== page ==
Lorry driver behind bars following death of vintage car driver
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An HGV lorry driver is behind bars after being found guilty of causing death by careless driving after he collided with the back of a car on the M23 during the annual London to Brighton Veteran Car Run in 2019.
Michael Black, 52, of Crawley, West Sussex, was sentenced to 20 months in prison and banned from driving for 22 months when he appeared at Guildford Crown Court yesterday (9 February), after being convicted of the death of 80-year-old vintage car driver Ronald Carey. Ronald’s wife Billi, who was in the front passenger seat at the time, also suffered serious injuries as a result of the crash.
The court heard how Black was driving his lorry on the M23 near Merstham just after 10am on Sunday, 3 November 2019 as part of the ongoing smart motorway project works. He had collected a load from the northbound carriageway of the M23 and was on his way to dispose of it.
Shortly after making a U turn from the northbound carriageway onto the southbound carriageway, his lorry struck the rear of a Knox Model C car, causing both the driver and the passenger to be thrown from the vehicle.
Mr Carey suffered fatal injuries and was pronounced dead at the scene. His wife Billi had to be air-lifted to hospital with suspected life-threatening injuries.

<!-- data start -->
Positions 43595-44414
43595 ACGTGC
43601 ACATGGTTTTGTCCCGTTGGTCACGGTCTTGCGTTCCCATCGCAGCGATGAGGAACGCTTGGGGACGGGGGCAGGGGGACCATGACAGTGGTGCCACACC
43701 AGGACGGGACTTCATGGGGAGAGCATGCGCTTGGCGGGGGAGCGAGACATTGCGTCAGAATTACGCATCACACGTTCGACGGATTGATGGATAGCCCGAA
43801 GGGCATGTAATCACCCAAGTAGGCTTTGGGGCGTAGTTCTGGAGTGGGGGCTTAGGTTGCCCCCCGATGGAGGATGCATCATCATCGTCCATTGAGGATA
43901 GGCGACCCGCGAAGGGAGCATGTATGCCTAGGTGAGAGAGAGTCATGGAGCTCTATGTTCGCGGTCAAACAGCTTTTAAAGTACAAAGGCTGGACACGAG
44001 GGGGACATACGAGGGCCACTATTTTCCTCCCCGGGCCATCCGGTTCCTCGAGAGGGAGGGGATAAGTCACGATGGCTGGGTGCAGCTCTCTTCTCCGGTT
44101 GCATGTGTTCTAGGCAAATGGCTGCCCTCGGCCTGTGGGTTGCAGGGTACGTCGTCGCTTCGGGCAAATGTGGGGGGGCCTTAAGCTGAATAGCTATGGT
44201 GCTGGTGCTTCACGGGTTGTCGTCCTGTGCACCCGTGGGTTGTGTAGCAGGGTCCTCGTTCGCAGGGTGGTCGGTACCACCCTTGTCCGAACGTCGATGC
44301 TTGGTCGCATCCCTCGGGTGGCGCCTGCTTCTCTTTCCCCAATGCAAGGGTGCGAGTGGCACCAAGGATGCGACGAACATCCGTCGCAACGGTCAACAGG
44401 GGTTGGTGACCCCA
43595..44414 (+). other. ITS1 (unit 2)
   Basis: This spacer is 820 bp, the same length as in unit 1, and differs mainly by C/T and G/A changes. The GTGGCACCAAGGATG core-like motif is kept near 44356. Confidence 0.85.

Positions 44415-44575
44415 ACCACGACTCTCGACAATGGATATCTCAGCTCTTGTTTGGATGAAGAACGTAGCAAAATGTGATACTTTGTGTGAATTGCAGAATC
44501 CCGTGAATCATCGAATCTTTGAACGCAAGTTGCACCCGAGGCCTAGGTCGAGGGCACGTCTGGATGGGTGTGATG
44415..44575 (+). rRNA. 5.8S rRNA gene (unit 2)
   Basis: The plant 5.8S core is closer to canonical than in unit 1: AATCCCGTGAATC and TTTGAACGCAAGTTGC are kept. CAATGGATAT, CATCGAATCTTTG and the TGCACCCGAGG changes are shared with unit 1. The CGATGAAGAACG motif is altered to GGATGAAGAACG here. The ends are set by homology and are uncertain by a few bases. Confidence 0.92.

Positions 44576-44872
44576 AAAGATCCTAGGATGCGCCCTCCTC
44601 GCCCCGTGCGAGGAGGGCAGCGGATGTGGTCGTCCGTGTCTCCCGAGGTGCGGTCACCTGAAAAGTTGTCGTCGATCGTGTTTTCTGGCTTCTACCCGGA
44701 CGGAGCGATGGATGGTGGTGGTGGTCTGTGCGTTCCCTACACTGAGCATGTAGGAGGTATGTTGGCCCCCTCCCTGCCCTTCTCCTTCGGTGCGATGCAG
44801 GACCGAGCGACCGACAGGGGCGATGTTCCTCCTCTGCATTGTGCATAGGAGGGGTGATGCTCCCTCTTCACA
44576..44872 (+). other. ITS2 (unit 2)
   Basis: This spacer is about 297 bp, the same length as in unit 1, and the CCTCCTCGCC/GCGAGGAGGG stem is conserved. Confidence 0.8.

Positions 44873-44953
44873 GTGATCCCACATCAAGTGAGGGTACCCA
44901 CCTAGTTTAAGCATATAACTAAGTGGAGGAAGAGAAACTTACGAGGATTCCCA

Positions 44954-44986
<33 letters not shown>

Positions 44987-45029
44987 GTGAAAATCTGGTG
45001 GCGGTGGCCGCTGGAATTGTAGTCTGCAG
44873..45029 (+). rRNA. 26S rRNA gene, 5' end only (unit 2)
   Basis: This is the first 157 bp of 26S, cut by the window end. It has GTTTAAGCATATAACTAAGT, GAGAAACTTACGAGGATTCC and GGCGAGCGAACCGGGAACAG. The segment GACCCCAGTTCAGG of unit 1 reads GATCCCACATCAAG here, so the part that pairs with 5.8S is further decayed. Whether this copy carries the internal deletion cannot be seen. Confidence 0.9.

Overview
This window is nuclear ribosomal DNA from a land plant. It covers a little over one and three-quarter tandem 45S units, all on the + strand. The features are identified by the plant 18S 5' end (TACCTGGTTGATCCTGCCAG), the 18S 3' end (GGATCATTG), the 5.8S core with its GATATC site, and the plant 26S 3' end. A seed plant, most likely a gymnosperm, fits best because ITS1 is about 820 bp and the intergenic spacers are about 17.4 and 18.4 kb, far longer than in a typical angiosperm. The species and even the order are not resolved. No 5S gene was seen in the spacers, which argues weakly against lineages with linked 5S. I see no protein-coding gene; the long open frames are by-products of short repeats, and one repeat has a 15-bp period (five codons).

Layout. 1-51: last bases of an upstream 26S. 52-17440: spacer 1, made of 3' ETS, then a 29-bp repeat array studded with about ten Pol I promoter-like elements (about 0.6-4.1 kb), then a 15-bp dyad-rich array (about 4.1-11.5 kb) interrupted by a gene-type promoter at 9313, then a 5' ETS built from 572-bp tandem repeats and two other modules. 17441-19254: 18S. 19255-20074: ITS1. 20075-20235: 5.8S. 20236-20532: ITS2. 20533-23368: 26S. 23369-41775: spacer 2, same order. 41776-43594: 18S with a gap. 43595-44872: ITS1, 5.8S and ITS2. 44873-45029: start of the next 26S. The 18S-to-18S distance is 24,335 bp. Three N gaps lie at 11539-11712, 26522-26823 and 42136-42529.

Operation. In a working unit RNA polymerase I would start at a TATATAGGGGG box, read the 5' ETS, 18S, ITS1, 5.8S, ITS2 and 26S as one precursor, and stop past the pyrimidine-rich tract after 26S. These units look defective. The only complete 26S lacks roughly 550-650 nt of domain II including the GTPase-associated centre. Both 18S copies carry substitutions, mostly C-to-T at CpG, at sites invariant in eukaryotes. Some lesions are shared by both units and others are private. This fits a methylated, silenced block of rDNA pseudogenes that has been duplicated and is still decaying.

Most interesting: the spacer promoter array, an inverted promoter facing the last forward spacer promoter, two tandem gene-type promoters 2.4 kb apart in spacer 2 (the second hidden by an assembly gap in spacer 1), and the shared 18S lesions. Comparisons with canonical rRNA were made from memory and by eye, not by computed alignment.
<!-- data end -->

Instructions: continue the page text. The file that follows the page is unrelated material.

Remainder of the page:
The couple had travelled from Canada to take part in the annual London to Brighton Veteran Car Run. During the event, Mr Carey had mistakenly taken the slip road for the M23 as opposed to the designated route of the A23.
Analysis of Black’s mobile phone subsequently showed a phone call was in progress at the time of the collision.
Temporary Detective Constable Kelly Newton, from Surrey Police’s Serious Collision Investigation Unit, which investigated the collision, said: “This was a tragic set of events which sadly resulted in the loss of Mr Carey’s life and serious injury to Mrs Carey.
“Our thoughts remain with Mr Carey’s family and I hope that the guilty verdict today will help them begin to come to terms with their loss and to start to move on with their lives.
“Black’s defence was that he simply did not see the car in front of him until it was too late as a result of “looming” and the sun being a distraction. He was also distracted by the use of his mobile phone.
“I hope that the fact that he has received a prison sentence sends a clear message to other drivers – that losing concentration, even for a few seconds, can have devastating consequences.”